Suitable patients can have an immediate consultation or arrange an appointment for a later date. After consultation, they’ll get their diagnosis and a QR code for medication delivery. Medicine can be couriered to patients by DoctorNow’s delivery team. Patients can also visit the clinic personally to collect medicine with an e-prescription. As some Hong Kong pharmacies have yet to recognize e-prescriptions, most patients still choose the delivery service, explained Wong.
The Hong Kong government to set up a licensing system for telemedicine platforms, similar to Singapore’s, so that patients and doctors feel more at ease with the service.
David Wong, Co-founder and chief operating officer, DoctorNow Group
To provide e-consultation services for patients, DoctorNow also designed a website for doctors to manage cases and appointments, like those used in clinics and hospitals.
Video consultation can be used for common diseases, such as fever, cough, vomiting, skin problems and emotional distress, and regular follow‑up consultations for chronic illnesses like diabetes and hypertension. About 70 percent of DoctorNow’s patients are chronic patients. If required, nurses can visit a patient’s home to perform basic medical procedures, such as taking blood samples.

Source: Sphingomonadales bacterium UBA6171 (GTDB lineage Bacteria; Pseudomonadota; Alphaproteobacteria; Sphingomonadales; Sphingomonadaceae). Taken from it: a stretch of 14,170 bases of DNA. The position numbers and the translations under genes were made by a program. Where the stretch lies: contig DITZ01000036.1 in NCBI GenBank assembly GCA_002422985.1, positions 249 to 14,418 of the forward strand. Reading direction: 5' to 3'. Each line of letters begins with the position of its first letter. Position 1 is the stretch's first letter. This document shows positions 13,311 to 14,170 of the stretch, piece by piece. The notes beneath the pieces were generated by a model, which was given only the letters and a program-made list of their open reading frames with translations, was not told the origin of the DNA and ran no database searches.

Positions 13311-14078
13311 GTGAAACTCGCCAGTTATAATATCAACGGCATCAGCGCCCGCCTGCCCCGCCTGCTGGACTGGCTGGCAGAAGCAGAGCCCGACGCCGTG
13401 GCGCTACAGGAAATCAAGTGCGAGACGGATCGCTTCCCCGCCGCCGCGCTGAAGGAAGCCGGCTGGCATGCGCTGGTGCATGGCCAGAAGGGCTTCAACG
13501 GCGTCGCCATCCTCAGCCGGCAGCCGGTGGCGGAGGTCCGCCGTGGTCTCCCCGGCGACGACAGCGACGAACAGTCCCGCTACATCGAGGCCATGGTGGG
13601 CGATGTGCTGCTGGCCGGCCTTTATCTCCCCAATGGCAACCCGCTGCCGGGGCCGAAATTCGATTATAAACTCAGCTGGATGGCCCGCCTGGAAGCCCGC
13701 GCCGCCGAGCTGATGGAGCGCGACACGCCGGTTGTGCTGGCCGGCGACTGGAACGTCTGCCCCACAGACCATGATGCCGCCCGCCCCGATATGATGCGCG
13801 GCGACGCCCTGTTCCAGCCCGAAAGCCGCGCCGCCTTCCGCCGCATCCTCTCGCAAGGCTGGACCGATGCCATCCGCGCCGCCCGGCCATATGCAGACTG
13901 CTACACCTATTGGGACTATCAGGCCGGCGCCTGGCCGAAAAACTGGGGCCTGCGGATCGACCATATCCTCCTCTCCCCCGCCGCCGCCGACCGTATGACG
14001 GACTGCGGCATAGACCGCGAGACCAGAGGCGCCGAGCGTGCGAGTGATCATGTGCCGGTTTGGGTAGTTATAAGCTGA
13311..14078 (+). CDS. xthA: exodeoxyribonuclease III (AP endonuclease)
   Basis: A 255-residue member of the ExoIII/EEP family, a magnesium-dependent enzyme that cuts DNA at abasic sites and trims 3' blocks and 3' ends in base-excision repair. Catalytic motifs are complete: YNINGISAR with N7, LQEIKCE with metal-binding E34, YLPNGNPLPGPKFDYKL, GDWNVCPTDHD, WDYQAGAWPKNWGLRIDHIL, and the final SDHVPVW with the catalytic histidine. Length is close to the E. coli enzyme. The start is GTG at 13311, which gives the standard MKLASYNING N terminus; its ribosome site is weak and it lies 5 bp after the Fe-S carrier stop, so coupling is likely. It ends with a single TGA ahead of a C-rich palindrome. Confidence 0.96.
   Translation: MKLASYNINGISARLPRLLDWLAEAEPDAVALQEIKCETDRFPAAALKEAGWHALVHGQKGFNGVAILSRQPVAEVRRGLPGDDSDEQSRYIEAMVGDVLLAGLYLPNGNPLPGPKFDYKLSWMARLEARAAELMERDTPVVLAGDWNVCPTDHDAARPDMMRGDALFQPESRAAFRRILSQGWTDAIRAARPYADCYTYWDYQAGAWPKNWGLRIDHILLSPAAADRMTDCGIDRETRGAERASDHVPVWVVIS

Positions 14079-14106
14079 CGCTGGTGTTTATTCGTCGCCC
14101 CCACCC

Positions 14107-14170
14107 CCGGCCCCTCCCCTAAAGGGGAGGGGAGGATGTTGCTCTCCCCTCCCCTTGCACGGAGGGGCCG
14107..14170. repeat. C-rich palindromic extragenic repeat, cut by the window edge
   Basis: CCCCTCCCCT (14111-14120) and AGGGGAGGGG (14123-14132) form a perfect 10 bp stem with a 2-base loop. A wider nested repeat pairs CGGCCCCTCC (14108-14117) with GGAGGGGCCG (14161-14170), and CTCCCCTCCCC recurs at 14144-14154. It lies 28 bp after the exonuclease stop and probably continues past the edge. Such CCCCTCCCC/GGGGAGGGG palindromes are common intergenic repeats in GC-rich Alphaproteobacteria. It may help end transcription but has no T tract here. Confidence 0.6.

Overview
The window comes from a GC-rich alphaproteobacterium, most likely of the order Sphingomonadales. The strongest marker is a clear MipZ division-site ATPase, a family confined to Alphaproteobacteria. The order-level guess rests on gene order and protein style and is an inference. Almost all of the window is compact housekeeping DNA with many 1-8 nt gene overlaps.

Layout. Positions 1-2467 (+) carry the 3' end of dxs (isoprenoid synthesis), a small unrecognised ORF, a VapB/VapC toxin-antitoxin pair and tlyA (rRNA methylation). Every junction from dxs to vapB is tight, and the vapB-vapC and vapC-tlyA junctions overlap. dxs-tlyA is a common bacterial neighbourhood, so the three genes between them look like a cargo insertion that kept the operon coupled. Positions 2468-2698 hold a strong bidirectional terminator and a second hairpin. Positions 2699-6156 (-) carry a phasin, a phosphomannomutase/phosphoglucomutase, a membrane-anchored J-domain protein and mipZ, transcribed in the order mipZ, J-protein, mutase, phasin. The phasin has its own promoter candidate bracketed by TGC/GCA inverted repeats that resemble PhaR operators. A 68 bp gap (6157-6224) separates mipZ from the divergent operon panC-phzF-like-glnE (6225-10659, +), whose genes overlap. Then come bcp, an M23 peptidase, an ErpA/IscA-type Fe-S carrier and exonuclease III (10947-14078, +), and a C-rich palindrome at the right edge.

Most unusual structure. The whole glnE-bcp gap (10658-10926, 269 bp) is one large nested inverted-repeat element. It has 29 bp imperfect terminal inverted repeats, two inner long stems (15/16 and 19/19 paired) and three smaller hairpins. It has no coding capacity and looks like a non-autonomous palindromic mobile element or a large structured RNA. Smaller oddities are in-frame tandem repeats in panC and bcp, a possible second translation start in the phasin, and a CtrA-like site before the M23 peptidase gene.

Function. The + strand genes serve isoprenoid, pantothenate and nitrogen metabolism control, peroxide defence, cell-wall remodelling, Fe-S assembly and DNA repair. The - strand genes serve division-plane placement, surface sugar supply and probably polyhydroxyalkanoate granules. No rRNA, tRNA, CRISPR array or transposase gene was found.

When the DoctorNow project started in 2018, only 4G was available for mobile communication in Hong Kong. The latency and unstable network restricted the location where patients could use telemedicine, Wong said.
Mobile users in Hong Kong were ushered into the 5G era on April 1 last year as major telecommunication companies, including China Mobile Hong Kong and CSL Mobile, rolled out their 5G mobile services.
The application of 5G has largely improved the quality of video consultation. For instance, if a patient has no access to Wi-Fi, but finds themself in an emergency situation or feels uncomfortable, he or she can use DoctorNow to seek immediate medical advice whether to have a checkup in hospital, according to Wong.